Attracting your seasonal team:

The Golden quarter is the most lucrative and challenging period for retailers. Attracting the right seasonal team is pivotal in achieving financial expectations and delivering outstanding shopping experiences to customers. Nevertheless, the challenges surrounding recruitment persist, whether it’s for in-store sales, warehousing, or visual merchandising and having the right recruitment partner can help you achieve your financial expectations.

Word of Mouth – Encourage current employees to refer friends and family for seasonal positions. Their first-hand experience working at your store can be a powerful endorsement.

Open Days – Hosting recruitment events or open days is a fantastic way to give potential candidates an insight into the job and your company culture. These events can help individuals get a feel for the work environment and understand what makes your brand unique.

Utilise in-store and window signage to promote job openings – these signs should be sharp, eye-catching and should reflect your company’s image and values.

Referral Schemes – Implementing a referral program can be a win-win situation. Offer vouchers or incentives to your existing employees for successfully referring new hires to your team.

Social Media is an indispensable tool for attracting potential employees – Platforms like Instagram, TikTok and Facebook can help you reach a wider audience.

 

What to advertise? It’s vital to provide comprehensive information to potential candidates

Package: Clearly state the hourly rate and any additional benefits, such as lunch allowances, staff discounts, bonuses, or sales incentives. This can be a significant motivator for potential candidates.

Job Specification: Craft a concise yet compelling job specification that sets your opportunity apart from the competition. Highlight what makes your company unique.

When/Where: State the exact dates of the seasonal employment, as well as the location and contract hours. This ensures that candidates know exactly what they are signing up for.

 

Execution/Planning: To make your seasonal recruitment strategy work seamlessly, here are a few key considerations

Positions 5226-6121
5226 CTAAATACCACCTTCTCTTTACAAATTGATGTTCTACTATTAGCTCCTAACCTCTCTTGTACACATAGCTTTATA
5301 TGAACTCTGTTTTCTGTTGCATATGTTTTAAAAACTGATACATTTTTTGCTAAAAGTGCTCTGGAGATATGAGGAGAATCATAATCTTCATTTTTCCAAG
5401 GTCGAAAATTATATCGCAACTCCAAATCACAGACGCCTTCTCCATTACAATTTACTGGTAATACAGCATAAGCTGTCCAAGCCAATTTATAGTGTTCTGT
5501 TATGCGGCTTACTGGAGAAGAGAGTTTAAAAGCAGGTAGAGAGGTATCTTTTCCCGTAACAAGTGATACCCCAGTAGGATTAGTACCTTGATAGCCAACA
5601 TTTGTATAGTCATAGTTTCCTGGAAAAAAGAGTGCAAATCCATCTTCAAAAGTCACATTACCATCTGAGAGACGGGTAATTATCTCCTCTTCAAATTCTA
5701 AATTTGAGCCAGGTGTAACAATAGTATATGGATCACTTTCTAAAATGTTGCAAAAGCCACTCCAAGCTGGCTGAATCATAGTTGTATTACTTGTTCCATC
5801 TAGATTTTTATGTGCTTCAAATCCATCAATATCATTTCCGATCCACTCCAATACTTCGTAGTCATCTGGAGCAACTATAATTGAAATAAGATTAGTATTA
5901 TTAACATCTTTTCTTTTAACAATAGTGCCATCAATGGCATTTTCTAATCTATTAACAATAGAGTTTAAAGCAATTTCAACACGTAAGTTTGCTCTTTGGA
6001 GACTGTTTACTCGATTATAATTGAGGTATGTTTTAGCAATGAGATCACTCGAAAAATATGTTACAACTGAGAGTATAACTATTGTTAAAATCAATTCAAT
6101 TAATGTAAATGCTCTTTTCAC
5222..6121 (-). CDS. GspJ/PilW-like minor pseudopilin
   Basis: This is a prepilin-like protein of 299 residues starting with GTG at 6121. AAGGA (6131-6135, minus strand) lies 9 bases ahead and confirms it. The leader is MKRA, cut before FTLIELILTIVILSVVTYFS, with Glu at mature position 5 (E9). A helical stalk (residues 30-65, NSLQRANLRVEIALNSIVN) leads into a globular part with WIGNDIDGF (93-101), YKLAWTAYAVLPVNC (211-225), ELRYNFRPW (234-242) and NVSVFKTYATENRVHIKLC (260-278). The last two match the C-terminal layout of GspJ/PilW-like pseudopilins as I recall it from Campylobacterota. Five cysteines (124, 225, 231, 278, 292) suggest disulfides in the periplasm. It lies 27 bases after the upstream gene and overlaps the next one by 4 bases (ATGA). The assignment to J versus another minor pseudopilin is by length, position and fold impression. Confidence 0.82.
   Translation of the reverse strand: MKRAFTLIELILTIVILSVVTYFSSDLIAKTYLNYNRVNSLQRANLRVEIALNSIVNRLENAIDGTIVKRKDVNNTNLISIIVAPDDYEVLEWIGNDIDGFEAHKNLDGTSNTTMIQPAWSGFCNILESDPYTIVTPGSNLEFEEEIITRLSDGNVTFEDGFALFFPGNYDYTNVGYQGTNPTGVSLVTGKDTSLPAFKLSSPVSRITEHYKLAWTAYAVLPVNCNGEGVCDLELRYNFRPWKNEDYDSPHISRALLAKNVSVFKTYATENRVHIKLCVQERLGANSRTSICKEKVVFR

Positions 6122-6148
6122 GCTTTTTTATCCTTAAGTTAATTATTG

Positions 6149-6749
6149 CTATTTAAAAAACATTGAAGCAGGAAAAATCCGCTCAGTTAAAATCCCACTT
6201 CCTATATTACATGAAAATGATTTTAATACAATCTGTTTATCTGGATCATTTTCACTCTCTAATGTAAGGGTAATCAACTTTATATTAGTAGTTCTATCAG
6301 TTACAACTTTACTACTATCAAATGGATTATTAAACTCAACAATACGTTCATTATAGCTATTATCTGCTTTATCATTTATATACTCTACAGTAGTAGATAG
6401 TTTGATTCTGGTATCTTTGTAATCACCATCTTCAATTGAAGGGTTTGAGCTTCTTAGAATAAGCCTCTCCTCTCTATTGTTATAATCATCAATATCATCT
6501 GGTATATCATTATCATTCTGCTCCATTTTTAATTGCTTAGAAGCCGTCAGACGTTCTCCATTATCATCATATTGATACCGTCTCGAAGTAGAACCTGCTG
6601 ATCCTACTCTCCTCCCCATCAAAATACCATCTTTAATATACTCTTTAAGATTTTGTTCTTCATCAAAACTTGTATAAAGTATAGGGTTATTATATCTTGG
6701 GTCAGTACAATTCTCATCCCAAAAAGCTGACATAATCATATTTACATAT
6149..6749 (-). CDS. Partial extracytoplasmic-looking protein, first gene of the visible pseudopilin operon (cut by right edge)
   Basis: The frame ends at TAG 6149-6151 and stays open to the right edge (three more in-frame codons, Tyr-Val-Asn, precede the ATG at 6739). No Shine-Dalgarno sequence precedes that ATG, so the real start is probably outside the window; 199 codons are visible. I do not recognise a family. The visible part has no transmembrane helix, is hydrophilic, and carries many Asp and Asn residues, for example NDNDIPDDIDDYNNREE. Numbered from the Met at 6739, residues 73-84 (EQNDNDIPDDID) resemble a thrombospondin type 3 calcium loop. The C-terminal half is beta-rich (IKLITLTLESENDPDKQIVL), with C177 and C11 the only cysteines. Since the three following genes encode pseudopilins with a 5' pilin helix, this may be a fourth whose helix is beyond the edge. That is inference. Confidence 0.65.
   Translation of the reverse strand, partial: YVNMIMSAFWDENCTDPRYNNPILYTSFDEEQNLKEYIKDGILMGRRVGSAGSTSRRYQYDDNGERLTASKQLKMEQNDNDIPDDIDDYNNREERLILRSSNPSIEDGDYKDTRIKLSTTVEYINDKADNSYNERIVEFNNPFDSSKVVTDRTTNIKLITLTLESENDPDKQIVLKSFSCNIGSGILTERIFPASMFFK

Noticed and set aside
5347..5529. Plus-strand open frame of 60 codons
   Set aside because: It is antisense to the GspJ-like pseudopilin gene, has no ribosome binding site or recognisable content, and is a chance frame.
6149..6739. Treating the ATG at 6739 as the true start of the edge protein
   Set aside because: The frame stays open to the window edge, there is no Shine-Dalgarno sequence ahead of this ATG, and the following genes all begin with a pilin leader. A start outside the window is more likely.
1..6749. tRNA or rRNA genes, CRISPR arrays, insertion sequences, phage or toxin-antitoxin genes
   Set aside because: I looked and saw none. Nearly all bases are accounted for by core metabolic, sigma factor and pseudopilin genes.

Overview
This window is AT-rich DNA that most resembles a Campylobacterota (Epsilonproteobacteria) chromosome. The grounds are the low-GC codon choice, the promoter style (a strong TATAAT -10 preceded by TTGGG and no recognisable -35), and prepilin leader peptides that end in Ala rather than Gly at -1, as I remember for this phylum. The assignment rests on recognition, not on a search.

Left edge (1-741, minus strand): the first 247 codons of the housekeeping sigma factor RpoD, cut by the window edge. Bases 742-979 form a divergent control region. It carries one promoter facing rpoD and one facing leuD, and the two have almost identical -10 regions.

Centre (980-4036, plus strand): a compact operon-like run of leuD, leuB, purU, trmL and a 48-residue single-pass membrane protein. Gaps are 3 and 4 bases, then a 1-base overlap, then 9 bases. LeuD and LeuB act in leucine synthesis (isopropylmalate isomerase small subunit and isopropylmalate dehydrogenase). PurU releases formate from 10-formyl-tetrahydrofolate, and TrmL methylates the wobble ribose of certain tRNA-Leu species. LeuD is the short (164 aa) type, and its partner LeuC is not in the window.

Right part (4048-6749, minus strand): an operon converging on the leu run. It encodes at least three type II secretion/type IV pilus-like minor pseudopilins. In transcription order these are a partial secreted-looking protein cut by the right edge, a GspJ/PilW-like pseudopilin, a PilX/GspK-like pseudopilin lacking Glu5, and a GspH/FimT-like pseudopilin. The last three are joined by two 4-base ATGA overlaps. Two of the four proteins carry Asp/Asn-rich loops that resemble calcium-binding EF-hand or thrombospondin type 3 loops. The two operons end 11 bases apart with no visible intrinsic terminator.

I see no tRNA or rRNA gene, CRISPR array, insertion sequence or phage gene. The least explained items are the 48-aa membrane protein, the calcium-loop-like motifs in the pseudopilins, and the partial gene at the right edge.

Plan Ahead: Start your recruitment process well in advance of the Golden Quarter. Ensure that your team is in place before the rush begins to avoid last-minute staffing shortages.

Training: Develop a comprehensive training program to equip your seasonal staff with the skills and knowledge necessary to deliver exceptional customer service.

 

If you need assistance with permanent recruitment solutions, please contact Aislinn Lea at aislinn@excelrecruitment.com & for our temporary staffing solutions, contact Ciara Connolly at ciara@excelrecruitment.com.

Careers in Retail

The advantages of making a career in retail

Our Director of Grocery Retail Recruitment, Nikki Murran, featured in the latest edition of ShelfLife Magazine to discuss the numerous advantages of making a career in retail. Highlighting that with limitless opportunities for progression, and countless new things to learn, a career in retail is much more than just ‘a job in a shop’. 

Retail jobs can get bad press and often do. It is an industry filled with hard-working employees, some on minimum wage, dealing in overwhelmingly busy stores and with an unpredictable public. However, this past month I have been asking retailers, and past retailers who now work on my team – what do you love about the industry? It’s been inspiring hearing about their stories and their passion for the industry. So it prompted me to compile this list for anyone thinking of turning their part-time retail job into a full-scale career. Or indeed any store owners looking to convince their staff to take that leap with them.

Career kickstart

There are few other industries that will allow you to join with no experience, no further education and measure you solely on your ability and work ethic. Nearly every retailer, at every level I speak to, started their retail career during school, they enjoyed it, did well, and progressed. Not through their exam results or who they knew. Rather, based on how well they worked. Just because you are not a straight-A student does not mean you won’t be a straight-A retailer!

Learning life-long skills

Dealing with customer complaints, handling money, learning about food safety or manual handling skills – regardless of your role in retail you will learn so many skills which will stand to you in every aspect of your life!

Teammates

Nothing brings people together more than working alongside each other toward a common goal. In every store in the country, you will find passionate, hard-working, dedicated teams of people. Usually, people who are warm, caring and outgoing, as this goes hand in hand with dealing with customers successfully, day after day and indeed year after year. In every store I have ever worked in, I have been overwhelmed by the talent and dedication of the teams I have worked alongside. I met so many people from outside my usual social circle, people from all walks of life, all nationalities, and all age ranges. It was always one of the best parts about working in retail as I got to understand so many different cultures and meet and build friendships with such a diverse group of fabulous people.

The customers

To be fair, this can sometimes be the biggest challenge, but often, it is one of the biggest rewards. I started my retail career in a local convenience store, in a quiet area, with an aging population. The boss said to me on my first day – “remember, for some of these customers you may be the only person they speak with today.” That stuck with me for the next decade while I worked in retail and I gained so much from spending an extra moment or two with each customer who was looking for a connection. Not only did it help me to develop empathy but It brought me so much joy, laughter, and genuine pleasure.